On Thursday, Nov. 14 dozens showed up at Honolulu Hale both in support of and opposition to Bill 40, which passed the second-to-last hearing by a 3-2 vote. The bill proposes a phase-out of single-use plastic and polystyrene on Oahu.
Bill 40, which the Council Public Safety and Welfare Committee passed two weeks ago, outlines three steps to phrase out certain plastics. The current wording requires restaurants to only provide service ware items like straws, utensils, stirrers and upon request and bans plastic bags for take-out items by July 1, 2020. The next phase of the legislation bans all polystyrene in restaurant items and requires single-use plastic service ware items to be replaced with alternatives by Jan. 1st, 2021. The final step bans all single-use non-biodegradable plastics in to-go containers, utensils, and beverage containers by Jan. 1, 2022.
The initial language of the bill was criticized by people on both sides of the issue.
Ari Patz has worked since 2007 to lobby for and pass stricter environmental legislation and agrees the first stage of the bill was unclear.
“I think the original bill was written targeting a few different items and then the bill was expanded on and I think the issue was the councilmen who were associated with it expanded on it thinking they were doing something feasible,” Patz shared. “They just didn’t understand the food industry as well as they could have. ”
Patz currently works to provide plastic and styrofoam alternatives for businesses through Sustainable Island Products.
Much of the opposition to Bill 40 came from small businesses and restaurant owners who believed the switch would cause unsustainable economic stress. The bill has since been amended and clarified into the current Bill 40, which has eased some of the tensions.
Kevin Yim, vice president of marketing and communications for Zippys Restaurants, stated that Zippys would support Bill 40 at this time as long as no other amendments are added at the final hearing on Dec. 4.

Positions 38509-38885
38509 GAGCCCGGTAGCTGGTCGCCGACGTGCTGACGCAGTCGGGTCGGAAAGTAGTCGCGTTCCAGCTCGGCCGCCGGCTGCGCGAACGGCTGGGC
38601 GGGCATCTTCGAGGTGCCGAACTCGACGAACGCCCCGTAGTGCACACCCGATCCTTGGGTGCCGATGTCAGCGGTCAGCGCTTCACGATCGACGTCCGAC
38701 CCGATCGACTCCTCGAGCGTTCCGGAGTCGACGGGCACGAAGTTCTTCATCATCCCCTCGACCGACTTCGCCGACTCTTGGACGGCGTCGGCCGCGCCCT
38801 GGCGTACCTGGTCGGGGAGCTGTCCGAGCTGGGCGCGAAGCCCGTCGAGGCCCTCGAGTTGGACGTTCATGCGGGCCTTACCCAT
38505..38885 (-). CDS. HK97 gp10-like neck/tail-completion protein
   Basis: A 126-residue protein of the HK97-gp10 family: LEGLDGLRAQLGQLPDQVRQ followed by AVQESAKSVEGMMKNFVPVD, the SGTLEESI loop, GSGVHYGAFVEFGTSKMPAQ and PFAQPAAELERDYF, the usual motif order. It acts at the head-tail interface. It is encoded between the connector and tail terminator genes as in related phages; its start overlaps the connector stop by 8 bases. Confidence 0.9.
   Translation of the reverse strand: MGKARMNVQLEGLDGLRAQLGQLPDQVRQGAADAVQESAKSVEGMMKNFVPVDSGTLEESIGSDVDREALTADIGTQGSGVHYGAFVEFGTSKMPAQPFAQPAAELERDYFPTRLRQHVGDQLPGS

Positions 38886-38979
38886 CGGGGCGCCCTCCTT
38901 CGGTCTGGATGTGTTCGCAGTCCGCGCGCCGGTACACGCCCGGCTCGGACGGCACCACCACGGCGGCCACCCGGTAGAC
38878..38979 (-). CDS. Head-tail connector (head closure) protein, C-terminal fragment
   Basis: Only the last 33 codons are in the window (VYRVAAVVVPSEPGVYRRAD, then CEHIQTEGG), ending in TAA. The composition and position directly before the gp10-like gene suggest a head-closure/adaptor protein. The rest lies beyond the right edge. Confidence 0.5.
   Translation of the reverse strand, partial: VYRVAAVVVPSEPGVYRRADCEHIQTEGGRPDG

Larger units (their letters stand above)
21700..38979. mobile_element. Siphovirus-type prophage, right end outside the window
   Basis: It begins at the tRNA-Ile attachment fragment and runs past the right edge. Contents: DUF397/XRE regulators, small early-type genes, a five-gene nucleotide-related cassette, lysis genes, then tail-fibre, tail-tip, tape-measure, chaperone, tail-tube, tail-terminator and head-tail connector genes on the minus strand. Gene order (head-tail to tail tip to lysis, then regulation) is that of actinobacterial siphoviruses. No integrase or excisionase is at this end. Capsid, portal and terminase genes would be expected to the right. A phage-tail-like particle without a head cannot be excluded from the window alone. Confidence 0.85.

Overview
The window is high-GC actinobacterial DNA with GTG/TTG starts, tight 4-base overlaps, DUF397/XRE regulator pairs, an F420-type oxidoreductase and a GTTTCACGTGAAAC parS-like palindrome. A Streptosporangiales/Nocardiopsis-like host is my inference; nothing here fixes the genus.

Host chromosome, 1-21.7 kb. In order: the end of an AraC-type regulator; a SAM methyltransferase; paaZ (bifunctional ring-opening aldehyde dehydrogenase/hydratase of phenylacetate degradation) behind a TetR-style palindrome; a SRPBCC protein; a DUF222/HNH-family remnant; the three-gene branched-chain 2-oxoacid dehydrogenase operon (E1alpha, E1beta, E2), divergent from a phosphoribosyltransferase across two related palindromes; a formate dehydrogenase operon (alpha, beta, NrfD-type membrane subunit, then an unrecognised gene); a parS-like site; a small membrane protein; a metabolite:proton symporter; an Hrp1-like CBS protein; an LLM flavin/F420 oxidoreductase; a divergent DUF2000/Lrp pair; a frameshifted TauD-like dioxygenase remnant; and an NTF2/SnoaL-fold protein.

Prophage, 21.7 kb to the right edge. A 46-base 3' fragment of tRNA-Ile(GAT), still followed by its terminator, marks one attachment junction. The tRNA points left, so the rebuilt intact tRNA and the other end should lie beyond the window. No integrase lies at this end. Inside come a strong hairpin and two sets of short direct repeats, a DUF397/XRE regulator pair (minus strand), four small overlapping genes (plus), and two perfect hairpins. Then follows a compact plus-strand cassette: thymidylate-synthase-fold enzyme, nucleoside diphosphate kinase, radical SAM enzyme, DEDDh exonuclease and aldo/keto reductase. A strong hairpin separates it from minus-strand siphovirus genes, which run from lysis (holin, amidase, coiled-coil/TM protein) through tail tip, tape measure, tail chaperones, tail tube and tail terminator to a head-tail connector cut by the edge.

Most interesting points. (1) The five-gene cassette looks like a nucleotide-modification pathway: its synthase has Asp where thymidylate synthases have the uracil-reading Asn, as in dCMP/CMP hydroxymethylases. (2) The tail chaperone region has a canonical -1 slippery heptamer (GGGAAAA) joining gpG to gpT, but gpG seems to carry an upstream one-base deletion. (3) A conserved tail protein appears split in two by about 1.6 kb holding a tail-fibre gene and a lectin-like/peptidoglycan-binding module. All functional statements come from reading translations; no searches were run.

Zippy’s also supported the very first version of Bill 40 but not the “undemocratic” additions that took place without consideration for the industry. The local chain was one of the several businesses that attended the rally opposing Bill 40 on Nov. 5.
“Zippys has embraced the idea of being eco-friendly,” Yim stated.
The company eliminated polystyrene bowls ten years ago and has been working continuously to find alternatives for other plastic items.
“It’s going to take some time for us to find the right alternative,” Yim explained. “Not every piece of environmental product is perfect.”
Yim highlighted how a lot of biodegradable alternatives will not be efficient because Hawaii does not have the needed composting facilities to support the decomposition of eco-friendly goods.
“The industry wants to be a part of the solution and wants a seat at the table,’ Yim said. “We are not the enemy.”
Fears have been diminished by clearer language protecting items like shelf-stable foods. Businesses can also file for exemptions if they prove “undue hardship” will result from Bill 40, according to the language of Bill 40 CD-1.
Schools would not be affected directly, according to Joey Manahan, the councilman who introduced the bill, but they could see an effect down the line from distributors. Healthcare facilities such as hospitals would not be impacted due to medical concerns. Mainland companies would also not be affected due to the city and county’s lack of jurisdiction on interstate commerce.
Another fear among business owners is the cost of biodegradable goods, but Patz and other proponents of Bill 40 explain that phasing out plastic will save businesses money on throw-away items.
“It will also encourage a social change to bring your own or use your own instead of relying on that disposable fork, knife, or spoon,” Patz stated.
One alteration Yim says that could improve Bill 40 would be making it a statewide initiative so that regulations across the islands would be uniform.